The biggest concern among Zimbabweans is whether the country will see real democracy.

Mnangagwa’s cabinet is similar to Mugabe’s and he appointed former army chief, Constantino Chiwenga, who led the “coup”, as his deputy.

“It was already a mistake to give the military that much power over politics and now to give the head of the military the position of Vice President shows these deals were made before, just so that they can get into high positions. I worry they might not want to leave and if people attempt to go to the streets, force may be used,” says another entrepreneur who refused to be named.

READ MORE: Morgan Tsvangirai: The Quiet Man Forced Into The Wrong Job

This move has left many Zimbabweans anxious. But, according to Ndlovu, this is a transitional government that might change if Mnangagwa wins this year’s elections.

“You can’t get into government and then try to change everything all at once. Things would fall apart. You need a proper transition but some ministers need to be retired because they have been there for too long,” he says.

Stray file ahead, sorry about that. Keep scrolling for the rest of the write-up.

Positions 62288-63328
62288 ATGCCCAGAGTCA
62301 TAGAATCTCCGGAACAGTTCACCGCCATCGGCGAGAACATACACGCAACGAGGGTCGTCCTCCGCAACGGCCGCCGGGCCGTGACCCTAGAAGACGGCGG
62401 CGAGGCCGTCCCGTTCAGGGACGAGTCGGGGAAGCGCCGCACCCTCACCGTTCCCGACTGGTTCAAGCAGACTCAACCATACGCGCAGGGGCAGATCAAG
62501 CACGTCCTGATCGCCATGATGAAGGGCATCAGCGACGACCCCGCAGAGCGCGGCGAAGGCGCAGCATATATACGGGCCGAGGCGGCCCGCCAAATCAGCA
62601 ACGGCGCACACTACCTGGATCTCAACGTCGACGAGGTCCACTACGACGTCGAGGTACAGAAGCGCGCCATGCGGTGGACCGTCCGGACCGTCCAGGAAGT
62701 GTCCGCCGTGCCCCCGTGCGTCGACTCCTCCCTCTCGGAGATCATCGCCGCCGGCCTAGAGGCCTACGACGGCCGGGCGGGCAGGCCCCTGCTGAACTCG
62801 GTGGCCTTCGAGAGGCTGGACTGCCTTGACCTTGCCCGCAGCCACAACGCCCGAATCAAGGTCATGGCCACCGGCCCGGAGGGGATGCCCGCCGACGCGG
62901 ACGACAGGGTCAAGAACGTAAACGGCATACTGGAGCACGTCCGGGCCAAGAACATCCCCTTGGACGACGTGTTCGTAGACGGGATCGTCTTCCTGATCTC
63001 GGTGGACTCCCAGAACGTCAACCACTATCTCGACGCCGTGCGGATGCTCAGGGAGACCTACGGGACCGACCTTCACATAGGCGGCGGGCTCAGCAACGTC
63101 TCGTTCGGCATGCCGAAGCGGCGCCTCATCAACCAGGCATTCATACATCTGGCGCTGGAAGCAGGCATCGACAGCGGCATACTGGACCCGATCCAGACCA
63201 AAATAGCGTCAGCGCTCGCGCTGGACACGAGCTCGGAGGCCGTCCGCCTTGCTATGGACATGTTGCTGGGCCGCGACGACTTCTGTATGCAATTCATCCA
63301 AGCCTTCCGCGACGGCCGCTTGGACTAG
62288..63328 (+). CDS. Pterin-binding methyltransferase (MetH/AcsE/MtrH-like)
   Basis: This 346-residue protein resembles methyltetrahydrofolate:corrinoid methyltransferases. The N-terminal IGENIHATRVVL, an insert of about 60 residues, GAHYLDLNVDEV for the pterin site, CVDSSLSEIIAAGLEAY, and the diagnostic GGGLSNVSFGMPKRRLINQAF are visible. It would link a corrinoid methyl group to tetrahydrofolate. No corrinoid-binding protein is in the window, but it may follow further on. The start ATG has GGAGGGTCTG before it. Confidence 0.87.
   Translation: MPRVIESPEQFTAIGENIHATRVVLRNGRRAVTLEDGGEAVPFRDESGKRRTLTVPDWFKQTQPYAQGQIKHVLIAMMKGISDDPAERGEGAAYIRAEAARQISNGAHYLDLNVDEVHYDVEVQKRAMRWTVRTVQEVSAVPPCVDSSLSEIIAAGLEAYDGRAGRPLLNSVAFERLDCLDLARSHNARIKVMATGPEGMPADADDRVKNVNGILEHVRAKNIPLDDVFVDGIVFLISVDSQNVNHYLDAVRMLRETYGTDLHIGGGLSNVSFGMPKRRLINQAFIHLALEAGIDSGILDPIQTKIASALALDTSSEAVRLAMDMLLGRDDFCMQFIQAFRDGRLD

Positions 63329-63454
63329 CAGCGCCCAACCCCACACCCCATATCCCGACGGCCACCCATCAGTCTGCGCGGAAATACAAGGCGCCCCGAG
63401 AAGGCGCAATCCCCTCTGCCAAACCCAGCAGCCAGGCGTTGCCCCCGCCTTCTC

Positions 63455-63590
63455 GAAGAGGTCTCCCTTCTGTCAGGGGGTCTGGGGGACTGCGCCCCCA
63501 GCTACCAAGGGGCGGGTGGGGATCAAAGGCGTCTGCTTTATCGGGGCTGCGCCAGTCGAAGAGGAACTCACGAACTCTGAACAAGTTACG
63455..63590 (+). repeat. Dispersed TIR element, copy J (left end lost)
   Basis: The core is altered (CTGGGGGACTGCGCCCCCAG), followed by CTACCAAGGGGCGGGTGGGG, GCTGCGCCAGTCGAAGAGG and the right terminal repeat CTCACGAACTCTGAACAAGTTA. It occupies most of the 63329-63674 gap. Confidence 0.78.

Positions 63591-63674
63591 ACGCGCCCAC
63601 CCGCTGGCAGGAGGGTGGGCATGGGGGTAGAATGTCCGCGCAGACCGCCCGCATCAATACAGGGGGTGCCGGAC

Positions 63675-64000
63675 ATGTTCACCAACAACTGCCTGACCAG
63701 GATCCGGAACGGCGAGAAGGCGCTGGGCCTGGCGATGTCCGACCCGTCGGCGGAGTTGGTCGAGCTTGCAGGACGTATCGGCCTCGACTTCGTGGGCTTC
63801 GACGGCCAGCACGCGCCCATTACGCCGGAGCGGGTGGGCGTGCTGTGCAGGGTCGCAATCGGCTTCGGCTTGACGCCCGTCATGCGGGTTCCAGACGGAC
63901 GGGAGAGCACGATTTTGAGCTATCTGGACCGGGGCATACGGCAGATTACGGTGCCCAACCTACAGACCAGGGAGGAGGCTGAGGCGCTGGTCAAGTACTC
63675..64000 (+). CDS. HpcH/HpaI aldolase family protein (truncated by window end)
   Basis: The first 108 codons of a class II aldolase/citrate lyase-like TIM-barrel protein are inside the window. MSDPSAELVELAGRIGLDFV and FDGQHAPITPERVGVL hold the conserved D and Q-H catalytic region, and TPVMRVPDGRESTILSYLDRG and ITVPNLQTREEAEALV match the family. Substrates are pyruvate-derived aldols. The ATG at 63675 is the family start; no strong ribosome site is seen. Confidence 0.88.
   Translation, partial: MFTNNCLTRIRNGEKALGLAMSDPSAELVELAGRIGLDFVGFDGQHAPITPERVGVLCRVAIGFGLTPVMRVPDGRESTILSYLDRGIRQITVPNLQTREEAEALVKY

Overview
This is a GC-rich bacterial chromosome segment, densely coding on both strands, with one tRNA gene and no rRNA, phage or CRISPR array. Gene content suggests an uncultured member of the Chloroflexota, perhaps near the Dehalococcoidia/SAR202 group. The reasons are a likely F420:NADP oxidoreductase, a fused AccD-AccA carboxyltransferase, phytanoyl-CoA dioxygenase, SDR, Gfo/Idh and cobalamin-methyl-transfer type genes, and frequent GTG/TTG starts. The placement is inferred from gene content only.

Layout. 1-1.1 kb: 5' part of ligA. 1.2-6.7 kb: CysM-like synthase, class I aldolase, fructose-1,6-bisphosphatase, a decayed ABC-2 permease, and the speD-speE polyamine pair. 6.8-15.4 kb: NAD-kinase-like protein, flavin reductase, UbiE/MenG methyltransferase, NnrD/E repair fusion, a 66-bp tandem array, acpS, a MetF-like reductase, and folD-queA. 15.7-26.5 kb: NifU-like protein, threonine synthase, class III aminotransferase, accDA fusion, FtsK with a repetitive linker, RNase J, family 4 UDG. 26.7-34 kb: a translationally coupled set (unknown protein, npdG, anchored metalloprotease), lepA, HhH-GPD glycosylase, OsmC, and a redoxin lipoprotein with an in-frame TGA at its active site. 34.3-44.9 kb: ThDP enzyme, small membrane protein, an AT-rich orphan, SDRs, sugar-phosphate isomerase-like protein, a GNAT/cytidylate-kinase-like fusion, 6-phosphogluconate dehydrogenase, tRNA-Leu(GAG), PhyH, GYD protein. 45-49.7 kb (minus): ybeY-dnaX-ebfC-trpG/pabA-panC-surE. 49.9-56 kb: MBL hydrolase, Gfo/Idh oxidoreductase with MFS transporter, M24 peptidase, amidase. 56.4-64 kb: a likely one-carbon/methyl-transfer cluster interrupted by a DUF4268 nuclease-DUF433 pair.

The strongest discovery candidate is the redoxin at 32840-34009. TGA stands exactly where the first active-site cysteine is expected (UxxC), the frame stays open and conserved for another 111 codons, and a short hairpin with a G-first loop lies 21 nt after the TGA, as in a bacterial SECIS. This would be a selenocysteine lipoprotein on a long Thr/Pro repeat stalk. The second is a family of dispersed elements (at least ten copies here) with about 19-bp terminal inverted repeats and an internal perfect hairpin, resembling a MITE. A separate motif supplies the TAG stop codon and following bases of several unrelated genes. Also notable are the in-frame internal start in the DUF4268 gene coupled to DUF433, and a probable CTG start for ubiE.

Anele Ndlovu

Anele Ndlovu (Photo supplied)

At least doing business in Zimbabwe appears to be getting easier.

“People started getting permits quicker, it’s easier and faster to register a business and the visa processing has also become easier,” says Ndlovu.

To cut the budget deficit, Mnangwagwa’s government has invited bids for stakes in up to eight loss-making state-owned enterprises, including its national airline, Air Zimbabwe, sitting on a $300-million debt, and power utility, ZESA, which suffered a $224-million loss in 2016.

“If you give a private entity 35% of ZESA, for example, you know the way of doing business will change. They will be able to do collections, less corruption and it will be run properly. This is a very good move,” says Ndlovu.